Students, teachers, and administrators who participated in PLTW Summit 2016 are wrapping up the school year. PLTW President and CEO Vince Bertram had the opportunity to visit some of those students at their own schools to see how their experience in Indianapolis rolled over into the remaining school days.
Mary Stauffer Middle School
PLTW teacher Tri Tansopalucks from Mary Stauffer Middle School in Downey, California, welcomed Bertram into his classroom to visit with the students who presented an app they created to address water conservation in their community.
“Attending the PLTW Summit was a transformative and uplifting experience for the whole group,” Tansopalucks said. “We are so thankful for the opportunity provided by Verizon and PLTW. Talk about solving to real-world problems; their app embodies that connection.”
Students not only learned about computer science, but had the opportunity to network with professionals from around the country.
“From the moment they arrived, the students were treated like superstars,” he said. “They shared their Intro to Computer Science experience with other ICS students, teachers, administrators, and education policy makers. The experience gave them a new sense of confidence that they could change their circumstances for the better. Whether or not they choose a computer science-related career in the future, I believe Summit positively changed their lives.”
Alyda Mir, principal at Mary Stauffer Middle School, sees students motivated to learn and engaged in lessons in PLTW classes. The students that traveled to Summit returned with stories to share with their peers about what they learned in Indianapolis.
“Every time I walk into a PLTW class, my students are working and are not even phased when I ask them what they are working on,” Mir said. “They can easily tell me what the goal is for their activities, why it’s important, and why they love their classes.”
Vista Innovation Design Academy (VIDA)
Bertram also visited students from Vista Innovation Design Academy (VIDA) in Vista, California, who attended Summit 2016. Teacher Annette Wilson has seen PLTW engage more girls at her middle school as early exposure builds their confidence. Two girls from VIDA attended Summit and had the “time of their lives,” Wilson said.
“I think that many people have a perception that girls aren't as good at the STEM subjects as boys so they don't encourage girls to pursue those fields as much as they encourage boys,” Wilson said. “I also think that many bright students are afraid of failing so they don't put themselves out there in terms of the challenges they pursue.”
Wilson has seen many girls discover that the Automation and Robotics class was not only something they enjoyed, but something they were really good at.
“Through these experiences, I have seen girls who never thought they could build a test bed, [and] do it more successfully than many boys,” she said. “Their confidence level has soared, and best of all, they know they can accomplish anything they want, because they are willing to try.”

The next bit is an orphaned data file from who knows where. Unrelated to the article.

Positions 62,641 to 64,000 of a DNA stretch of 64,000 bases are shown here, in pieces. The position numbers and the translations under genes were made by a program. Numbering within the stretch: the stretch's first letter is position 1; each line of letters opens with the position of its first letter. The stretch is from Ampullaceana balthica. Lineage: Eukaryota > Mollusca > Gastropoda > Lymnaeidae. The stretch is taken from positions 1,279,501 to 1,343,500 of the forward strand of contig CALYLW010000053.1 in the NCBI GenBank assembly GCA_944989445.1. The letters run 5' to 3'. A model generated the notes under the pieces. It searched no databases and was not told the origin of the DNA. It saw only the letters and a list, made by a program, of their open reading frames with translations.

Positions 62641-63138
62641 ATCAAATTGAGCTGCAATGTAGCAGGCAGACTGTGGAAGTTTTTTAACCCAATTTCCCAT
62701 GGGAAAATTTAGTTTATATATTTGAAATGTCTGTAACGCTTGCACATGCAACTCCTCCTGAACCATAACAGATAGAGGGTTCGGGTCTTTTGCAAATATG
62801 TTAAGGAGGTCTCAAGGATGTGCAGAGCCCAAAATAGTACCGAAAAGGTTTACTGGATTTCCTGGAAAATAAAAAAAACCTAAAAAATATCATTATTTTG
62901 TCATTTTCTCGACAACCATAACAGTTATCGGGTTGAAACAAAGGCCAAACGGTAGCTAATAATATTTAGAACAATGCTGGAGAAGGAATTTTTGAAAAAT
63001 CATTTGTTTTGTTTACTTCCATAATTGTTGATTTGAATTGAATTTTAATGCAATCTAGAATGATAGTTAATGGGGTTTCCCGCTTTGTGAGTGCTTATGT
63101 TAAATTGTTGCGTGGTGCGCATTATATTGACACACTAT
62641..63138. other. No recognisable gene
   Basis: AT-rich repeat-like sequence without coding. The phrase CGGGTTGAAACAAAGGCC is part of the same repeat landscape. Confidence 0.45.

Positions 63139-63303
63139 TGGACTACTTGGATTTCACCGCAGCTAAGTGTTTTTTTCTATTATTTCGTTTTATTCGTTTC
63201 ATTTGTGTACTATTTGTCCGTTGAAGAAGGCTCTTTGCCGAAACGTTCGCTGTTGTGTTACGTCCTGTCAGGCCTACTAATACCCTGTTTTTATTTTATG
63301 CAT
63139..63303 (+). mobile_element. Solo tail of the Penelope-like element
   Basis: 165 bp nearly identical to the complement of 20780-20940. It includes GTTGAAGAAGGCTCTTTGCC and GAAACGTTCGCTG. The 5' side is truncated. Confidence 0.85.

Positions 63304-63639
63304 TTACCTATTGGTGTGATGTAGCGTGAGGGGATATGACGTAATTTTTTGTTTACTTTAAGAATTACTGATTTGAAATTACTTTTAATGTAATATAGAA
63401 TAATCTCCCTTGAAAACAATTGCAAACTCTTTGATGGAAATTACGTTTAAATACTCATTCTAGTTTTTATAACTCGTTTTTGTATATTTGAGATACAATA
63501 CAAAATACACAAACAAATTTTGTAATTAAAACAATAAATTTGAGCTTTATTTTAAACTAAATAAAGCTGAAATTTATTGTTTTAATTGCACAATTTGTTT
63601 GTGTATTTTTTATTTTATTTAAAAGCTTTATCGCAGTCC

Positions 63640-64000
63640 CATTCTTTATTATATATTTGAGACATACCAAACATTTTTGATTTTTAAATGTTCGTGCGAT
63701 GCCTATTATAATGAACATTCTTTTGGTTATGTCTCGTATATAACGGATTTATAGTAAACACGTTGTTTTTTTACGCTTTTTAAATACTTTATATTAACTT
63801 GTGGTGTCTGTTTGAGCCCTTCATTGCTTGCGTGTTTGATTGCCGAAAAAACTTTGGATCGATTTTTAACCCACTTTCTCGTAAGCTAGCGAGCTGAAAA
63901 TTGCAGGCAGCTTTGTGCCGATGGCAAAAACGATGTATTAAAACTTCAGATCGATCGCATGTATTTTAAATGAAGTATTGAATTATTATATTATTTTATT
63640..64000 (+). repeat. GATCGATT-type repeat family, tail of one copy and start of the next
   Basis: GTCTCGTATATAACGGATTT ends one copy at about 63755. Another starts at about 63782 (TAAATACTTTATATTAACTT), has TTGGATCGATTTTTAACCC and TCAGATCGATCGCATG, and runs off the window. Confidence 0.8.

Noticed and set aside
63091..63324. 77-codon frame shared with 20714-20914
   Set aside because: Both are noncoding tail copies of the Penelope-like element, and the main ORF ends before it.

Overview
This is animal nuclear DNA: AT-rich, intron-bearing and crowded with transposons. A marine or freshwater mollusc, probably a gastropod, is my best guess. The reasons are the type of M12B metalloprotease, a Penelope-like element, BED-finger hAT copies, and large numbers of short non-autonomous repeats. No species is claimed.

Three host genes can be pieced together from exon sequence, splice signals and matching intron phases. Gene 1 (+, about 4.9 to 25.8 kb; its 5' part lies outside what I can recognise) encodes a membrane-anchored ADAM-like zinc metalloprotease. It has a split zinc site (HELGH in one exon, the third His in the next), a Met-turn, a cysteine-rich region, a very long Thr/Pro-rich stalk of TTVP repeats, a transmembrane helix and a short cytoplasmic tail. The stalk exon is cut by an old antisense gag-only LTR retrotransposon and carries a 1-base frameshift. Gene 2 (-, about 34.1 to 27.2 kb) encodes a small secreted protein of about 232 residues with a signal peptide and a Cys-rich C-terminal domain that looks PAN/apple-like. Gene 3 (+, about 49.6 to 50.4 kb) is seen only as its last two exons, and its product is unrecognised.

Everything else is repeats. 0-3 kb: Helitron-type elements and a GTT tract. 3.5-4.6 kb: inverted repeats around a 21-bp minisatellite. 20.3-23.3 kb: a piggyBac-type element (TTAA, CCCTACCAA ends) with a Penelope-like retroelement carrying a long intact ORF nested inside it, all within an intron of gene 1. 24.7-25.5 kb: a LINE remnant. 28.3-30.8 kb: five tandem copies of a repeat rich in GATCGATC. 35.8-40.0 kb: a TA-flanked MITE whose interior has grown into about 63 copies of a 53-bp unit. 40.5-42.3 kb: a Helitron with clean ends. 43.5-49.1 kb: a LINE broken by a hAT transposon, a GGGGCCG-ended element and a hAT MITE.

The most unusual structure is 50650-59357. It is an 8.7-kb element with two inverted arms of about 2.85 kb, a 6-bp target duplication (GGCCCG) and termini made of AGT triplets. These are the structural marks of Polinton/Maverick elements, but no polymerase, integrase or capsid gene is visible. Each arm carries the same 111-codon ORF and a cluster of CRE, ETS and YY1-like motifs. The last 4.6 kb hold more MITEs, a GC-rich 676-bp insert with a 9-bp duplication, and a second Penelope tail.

Mission Vista High School
Dara Rosen traveled to PLTW Summit 2016 with her students from Mission Vista High School in Oceanside, California, where they presented about their school, hosted a table in the exhibit hall, networked, and introduced a keynote speaker.
Bertram visited MVHS and participated in the student awards night and met with Rosen and her students.
“The hands-on, problem-solving, and real-world nature of the curriculum keeps the students engaged,” Rosen said. “It's amazing to see how their skills in writing, presenting, teamwork, leadership, and lab skills develop. Attending Summit this year with my students was a wonderful experience. They took advantage of each and every opportunity, and I watched with pride.”
Wheaton High School
Tom Siegrist traveled to Indianapolis with students from Wheaton High School in Silver Spring, Maryland, and enjoyed the professional development he experienced along with his students.
“The opportunity to exchange ideas and learn from experts in my field was both inspiring and impactful for my own professional development,” he said. “I walked away with a tool bag and road map to employ and follow so we can grow the number of females in our engineering program. My students experienced many firsts and walked away feeling accomplished, appreciated, and prepared to enter into their respective colleges.
Returning to school, Siegrist was excited to share his experience with his colleagues.
“They are an awesome team and jumped right in with me to try some new things so that we may continue to grow our program,” he said.
Bertram visited Wheaton High School and learned about the projects PLTW students were completing as the year wrapped up.
Bel Air High School
Bertram also had the chance to participate in end-of-the-year celebrations at Bel Air High School in Bel Air, Maryland.
Erica Harris is assistant principal at Bel Air High School, and presented at PLTW Summit 2016 with teachers at her school. Since piloting PLTW Biomedical Science at Bel Air High School, Harris has seen her students gain the skills necessary to thrive after high school.
“’I want to do what I do in biomed every day for the rest of my life.’ How many high school educators are lucky enough to hear this about the course they teach?” Harris said. “Not enough, which is why we value the impact that Project Lead The Way has had on our students, our teachers, and our community.
Stay current on Vince’s travels – and the latest in education and workforce development news – by following him on Twitter at @VinceBertram.